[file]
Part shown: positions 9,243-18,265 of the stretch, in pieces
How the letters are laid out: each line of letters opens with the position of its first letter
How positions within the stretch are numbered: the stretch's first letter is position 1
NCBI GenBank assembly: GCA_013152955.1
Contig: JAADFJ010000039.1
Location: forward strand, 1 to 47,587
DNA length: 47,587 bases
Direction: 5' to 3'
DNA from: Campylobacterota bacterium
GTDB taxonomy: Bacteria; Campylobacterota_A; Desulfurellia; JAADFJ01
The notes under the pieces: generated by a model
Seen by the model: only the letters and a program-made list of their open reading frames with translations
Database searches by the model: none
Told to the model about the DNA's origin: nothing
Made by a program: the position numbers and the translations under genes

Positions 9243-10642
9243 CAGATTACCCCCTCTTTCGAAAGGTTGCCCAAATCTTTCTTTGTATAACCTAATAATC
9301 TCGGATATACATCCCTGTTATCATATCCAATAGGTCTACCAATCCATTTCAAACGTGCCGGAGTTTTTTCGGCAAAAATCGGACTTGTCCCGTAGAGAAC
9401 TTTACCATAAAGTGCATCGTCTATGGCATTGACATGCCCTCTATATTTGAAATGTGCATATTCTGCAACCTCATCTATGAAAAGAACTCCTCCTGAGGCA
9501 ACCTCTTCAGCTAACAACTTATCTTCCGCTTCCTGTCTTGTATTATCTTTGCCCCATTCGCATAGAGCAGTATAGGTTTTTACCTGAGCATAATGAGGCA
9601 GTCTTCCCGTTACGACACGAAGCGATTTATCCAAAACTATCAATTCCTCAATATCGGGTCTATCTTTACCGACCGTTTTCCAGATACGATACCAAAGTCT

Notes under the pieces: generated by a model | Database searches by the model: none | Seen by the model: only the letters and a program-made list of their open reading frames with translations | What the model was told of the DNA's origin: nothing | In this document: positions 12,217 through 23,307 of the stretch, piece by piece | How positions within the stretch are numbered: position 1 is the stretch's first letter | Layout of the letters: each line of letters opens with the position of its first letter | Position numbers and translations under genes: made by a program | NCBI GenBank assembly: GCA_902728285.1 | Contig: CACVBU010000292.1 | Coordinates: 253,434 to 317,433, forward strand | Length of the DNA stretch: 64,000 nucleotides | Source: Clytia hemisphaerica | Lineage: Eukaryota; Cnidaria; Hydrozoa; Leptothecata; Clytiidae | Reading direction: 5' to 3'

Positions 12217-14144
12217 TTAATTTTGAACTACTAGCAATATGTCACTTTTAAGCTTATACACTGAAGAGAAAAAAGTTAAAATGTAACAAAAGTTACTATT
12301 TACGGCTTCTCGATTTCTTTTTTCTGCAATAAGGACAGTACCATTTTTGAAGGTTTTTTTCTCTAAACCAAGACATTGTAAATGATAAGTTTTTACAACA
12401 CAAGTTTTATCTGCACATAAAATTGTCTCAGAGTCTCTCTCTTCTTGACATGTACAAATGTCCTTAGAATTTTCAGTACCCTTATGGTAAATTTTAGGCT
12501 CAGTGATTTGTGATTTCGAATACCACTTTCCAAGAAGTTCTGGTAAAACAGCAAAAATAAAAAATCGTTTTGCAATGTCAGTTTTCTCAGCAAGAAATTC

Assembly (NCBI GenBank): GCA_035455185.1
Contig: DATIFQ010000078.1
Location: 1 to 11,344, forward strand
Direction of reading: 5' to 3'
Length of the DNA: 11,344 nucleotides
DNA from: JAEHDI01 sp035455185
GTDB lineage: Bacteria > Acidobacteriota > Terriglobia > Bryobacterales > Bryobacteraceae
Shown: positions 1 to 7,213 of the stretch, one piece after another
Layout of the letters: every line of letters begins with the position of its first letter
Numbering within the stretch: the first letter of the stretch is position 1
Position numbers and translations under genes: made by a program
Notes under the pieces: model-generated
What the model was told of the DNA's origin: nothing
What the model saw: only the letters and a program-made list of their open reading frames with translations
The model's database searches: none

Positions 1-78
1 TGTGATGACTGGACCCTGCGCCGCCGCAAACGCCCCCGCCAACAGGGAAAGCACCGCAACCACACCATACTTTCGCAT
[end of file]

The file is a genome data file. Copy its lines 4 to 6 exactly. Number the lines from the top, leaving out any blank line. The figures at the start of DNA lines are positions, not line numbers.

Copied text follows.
NCBI GenBank assembly: GCA_013152955.1
Contig: JAADFJ010000039.1
Location: forward strand, 1 to 47,587